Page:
In addition to having a deadly impact on people’s physical health, air pollution is now also believed to be responsible for a profound reduction in intelligence, a new study indicates.
Chronic exposure to airborne particulate matter appears to cause significant falls in test scores for both language and arithmetic, with average results equating the impact of poisonous air to losing a year’s worth of education.
The research was carried out in China, but is relevant around the globe, as over 91 per cent of the planet’s population live in areas with dangerous air and is now the fourth-highest cause of deaths worldwide, according to the World Health Organisation.
The Chinese study, published in the Proceedings of the National Academy of Sciences, took place over four years and analysed verbal and arithmetic tests taken by 20,000 people of all ages.
The results indicate prolonged exposure to poor air appears to cause a degradation of cognition which worsens with advancing age.
Pollution also increases the risk of degenerative diseases such as Alzheimer’s and other forms of dementia, the study suggests.
“Polluted air may impede cognitive ability as people become older, especially for less educated men,” the authors say.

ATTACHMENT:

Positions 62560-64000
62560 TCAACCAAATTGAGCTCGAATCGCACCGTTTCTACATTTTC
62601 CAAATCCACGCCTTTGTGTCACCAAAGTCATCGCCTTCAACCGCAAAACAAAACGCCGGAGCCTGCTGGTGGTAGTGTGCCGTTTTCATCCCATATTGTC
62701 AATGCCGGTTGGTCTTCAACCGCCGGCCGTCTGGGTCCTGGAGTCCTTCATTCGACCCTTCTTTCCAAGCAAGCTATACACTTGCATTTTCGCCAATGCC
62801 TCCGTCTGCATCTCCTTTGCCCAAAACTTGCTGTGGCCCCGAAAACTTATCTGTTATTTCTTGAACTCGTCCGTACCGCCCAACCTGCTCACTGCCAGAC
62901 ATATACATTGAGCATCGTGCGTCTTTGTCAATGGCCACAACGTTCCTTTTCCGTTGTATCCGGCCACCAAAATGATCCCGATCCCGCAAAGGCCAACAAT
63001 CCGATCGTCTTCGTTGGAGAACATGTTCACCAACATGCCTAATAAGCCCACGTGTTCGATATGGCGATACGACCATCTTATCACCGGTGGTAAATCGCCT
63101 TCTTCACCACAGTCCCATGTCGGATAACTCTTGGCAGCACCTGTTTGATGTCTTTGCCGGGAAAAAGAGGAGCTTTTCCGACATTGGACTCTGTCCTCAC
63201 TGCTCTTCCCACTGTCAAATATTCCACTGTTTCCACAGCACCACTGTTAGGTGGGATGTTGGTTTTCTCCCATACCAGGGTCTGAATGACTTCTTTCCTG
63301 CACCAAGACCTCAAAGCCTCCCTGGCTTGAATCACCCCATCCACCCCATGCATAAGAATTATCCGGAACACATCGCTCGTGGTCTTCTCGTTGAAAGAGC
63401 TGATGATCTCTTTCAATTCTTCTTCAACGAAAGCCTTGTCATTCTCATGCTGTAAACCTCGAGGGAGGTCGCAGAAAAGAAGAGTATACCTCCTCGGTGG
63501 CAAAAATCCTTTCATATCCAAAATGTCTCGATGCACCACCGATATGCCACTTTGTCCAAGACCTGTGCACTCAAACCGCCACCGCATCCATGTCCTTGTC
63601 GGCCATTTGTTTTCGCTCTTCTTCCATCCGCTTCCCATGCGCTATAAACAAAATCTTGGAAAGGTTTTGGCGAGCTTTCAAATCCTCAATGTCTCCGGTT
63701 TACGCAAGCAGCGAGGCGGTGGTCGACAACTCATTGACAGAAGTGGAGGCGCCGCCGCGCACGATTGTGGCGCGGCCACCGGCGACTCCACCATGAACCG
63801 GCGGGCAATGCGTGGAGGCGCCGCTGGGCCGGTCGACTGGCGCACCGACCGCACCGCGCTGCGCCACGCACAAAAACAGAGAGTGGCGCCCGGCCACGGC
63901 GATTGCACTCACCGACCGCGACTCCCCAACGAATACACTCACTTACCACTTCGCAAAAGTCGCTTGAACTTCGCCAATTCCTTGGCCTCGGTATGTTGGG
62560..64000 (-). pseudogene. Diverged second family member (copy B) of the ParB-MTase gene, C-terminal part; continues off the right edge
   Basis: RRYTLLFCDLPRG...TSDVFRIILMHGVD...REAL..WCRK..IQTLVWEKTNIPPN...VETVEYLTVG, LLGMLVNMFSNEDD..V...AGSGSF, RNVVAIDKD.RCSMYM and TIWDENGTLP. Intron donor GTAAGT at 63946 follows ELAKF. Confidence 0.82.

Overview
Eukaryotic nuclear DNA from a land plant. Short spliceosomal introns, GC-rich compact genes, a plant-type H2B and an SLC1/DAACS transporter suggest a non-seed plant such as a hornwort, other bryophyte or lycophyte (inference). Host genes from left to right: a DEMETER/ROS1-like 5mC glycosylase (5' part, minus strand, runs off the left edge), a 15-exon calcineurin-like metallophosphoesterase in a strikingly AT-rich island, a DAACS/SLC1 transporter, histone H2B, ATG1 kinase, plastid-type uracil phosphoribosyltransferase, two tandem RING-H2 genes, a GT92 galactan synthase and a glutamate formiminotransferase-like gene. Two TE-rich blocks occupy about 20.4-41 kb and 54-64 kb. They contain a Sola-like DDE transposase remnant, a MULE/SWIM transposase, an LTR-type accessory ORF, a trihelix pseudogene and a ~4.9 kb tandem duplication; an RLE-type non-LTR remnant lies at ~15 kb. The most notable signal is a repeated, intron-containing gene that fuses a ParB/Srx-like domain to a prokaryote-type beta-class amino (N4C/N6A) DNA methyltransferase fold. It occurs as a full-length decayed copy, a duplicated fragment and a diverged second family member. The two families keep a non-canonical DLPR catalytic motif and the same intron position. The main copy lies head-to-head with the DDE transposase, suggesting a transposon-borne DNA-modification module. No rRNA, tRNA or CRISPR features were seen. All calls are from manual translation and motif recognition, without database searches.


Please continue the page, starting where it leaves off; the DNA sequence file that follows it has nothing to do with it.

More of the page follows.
“The damage on the aging brain by air pollution likely imposes substantial health and economic costs, considering that cognitive functioning is critical for the elderly for both running daily errands and making high-stake decisions.”
The negative effects of pollution appeared to have a more pronounced effect on people’s verbal abilities, which the authors hypothesise is due to pollution having a stronger effect on parts of the brain necessary for verbal tests.
The combined effects of ambient and household air pollution cause about 7 million premature deaths across the planet each year, largely as a result of increased mortality from stroke, heart disease, chronic obstructive pulmonary disease, lung cancer and acute respiratory infections the WHO estimates.
Earlier this year a major study by researchers from Stanford University and the University of California suggested almost a quarter of child deaths in sub-Saharan Africa could be prevented by improving air quality.
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